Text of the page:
Graft accused Mangoma, ZESA bosses unsuccessfully challenge court documents

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By Mary Taruvinga

OPPOSITION politician and former Cabinet Minister, Elton Mangoma who is on trial on charges of criminal abuse, on Friday unsuccessfully tried to disown minutes of meetings and other documents tendered in court.

Mangoma and former ZESA top executives, Joshua Chifamba and Tererai Lewis Mutasa are jointly charged with flouting tender procedures.

Through their lawyers, the trio challenged the authenticity of letters from State Procurement Board (SPB) directing ZESA to go to tender, accusing the State of concocting documents in order to nail them.

The accused also challenged a letter purportedly written by Mutasa to SPB seeking advice on procedures that should have been followed as regards partnerships

It was the defense’s argument that the documents tendered by prosecutor Zivanai Macharaga were not certified.

This prompted Harare Magistrate Francis Mapfumo to conduct a trial within a trial before he trashed their application.

“That can be proved through cross examination. The documents did not just pop up but were found during investigations. Their authenticity can always be proved during the trial,” he ruled.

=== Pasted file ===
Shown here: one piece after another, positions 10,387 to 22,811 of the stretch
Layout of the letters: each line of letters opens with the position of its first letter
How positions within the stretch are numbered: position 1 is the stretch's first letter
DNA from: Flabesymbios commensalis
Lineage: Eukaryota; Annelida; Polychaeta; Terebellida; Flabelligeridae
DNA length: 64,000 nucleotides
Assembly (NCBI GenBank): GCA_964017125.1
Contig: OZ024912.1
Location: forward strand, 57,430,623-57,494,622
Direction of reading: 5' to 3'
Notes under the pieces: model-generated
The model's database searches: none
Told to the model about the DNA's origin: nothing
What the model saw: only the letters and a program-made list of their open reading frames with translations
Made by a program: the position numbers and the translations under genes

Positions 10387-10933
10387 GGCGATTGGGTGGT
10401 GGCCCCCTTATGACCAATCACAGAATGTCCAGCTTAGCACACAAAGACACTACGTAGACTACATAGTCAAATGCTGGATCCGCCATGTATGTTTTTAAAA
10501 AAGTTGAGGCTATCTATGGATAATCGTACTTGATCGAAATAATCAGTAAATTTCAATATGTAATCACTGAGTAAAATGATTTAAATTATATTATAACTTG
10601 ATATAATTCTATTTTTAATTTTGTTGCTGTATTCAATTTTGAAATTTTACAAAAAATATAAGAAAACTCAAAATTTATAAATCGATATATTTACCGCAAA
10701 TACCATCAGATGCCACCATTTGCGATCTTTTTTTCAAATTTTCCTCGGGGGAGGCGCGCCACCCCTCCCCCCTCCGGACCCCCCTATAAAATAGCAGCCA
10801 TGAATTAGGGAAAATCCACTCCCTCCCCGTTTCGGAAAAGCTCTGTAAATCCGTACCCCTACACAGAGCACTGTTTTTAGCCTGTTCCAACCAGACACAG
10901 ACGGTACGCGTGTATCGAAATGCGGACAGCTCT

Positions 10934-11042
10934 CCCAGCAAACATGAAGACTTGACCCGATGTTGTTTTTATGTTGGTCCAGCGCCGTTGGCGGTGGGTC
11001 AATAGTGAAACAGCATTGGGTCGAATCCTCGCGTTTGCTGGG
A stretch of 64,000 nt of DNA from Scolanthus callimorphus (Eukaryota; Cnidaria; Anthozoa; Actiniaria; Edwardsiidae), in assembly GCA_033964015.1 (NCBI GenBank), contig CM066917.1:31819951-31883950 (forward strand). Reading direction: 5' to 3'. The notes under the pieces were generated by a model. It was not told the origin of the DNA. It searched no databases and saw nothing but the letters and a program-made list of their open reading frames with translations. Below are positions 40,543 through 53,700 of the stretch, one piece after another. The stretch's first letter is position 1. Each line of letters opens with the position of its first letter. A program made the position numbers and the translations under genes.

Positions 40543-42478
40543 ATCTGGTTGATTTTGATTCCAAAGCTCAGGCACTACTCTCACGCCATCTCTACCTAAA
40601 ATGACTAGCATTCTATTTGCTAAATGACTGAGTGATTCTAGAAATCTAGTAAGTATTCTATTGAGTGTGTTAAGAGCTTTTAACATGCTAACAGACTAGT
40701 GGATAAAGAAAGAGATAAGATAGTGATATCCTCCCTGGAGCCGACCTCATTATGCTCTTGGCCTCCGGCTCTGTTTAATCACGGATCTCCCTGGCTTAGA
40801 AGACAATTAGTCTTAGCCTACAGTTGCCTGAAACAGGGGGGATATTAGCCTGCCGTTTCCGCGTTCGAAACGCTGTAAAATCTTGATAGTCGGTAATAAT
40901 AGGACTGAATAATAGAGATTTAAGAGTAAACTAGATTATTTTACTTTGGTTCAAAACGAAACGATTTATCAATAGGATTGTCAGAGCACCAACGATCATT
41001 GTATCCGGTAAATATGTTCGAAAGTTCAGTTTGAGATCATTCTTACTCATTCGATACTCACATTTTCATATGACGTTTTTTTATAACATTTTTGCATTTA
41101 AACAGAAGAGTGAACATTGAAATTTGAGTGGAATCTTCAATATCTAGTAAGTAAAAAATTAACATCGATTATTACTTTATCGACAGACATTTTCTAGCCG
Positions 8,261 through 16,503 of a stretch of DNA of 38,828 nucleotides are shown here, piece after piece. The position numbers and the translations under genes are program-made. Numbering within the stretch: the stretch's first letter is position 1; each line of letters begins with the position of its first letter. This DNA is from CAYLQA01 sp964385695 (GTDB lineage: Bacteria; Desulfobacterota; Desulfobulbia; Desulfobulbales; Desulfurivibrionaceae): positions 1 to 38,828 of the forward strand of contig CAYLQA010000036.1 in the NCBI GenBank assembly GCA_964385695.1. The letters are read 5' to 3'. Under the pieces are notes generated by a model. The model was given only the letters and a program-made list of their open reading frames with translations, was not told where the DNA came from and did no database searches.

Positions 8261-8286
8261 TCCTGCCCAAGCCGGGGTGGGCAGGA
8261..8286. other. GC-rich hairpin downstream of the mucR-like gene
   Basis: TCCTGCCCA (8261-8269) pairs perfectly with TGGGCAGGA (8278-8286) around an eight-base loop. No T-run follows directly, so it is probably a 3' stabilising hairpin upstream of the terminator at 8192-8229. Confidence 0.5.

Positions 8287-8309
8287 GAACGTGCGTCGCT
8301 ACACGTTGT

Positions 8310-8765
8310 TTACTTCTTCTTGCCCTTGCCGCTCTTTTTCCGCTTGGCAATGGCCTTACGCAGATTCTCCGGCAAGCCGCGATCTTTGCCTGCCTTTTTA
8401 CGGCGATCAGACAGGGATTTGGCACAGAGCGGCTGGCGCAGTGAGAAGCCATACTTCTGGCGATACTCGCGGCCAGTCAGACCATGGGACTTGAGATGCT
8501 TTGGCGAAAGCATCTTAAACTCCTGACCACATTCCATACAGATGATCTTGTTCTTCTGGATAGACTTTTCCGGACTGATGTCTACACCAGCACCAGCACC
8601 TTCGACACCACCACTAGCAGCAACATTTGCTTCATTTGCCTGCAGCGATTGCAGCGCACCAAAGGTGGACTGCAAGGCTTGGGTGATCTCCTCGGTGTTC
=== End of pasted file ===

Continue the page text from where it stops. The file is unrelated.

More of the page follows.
The trial then continued with the investigating officer, Energy Mundandishe of Zimbabwe Anti-Corruption Commission standing by his evidence-in-chief.

Mundandishe told the court that when he was Energy minister, Mangoma showed favour to Techpro Company of Japan as alleged.

It was his testimony that Mangoma, connived with Chifamba who was ZESA chief executive officer and then managing director Mutasa.

It is State’s case that sometime in 2010, Choi Young Jin of Techpro Company Ltd of South Korea met Mangoma at his government offices in Harare.

Mangoma and the company’s representatives allegedly entered into an agreement to venture into Technology Transfer Partnership for the manufacturing of switch gears.

It is State’s case that Mangoma then instructed Mutasa to liaise with Techpro with a view to establishing a partnership.

The Court heard Mutasa then wrote to the SPB seeking advice on procedures to be followed in such partnerships.

“Mutasa was purportedly advised to proceed in terms of Section 49 of the Repealed Procurement Regulations Act chapter 22.14.

“He was also advised to seek assistance from State Enterprises Restructuring Agency (SERA) on how to proceed,” the State alleges.

It is alleged that Mutasa only complied with the instructions up to a stage where business proposal memorandum and bid documents for tender were forwarded to Mangoma for recommendation and final approval.

It is also the State’s case that the trio then connived to bypass the approval by Inter-Ministerial Committee on Commercialisation and Privatisation of Parastatals (IMCCPP) as well as the competitive bidding process as a means of showing favour. They then allegedly made sure Techpro would automatically become the partner in the deal.

It is alleged that acting in common purpose the trio recommended the approval of Technology Transfer Agreement to Mangoma.

Court heard the ex-minister went on to approve it on October 24 2011 at Zesa Holdings head office but omitted the approval by treasury.

Trial continues next week.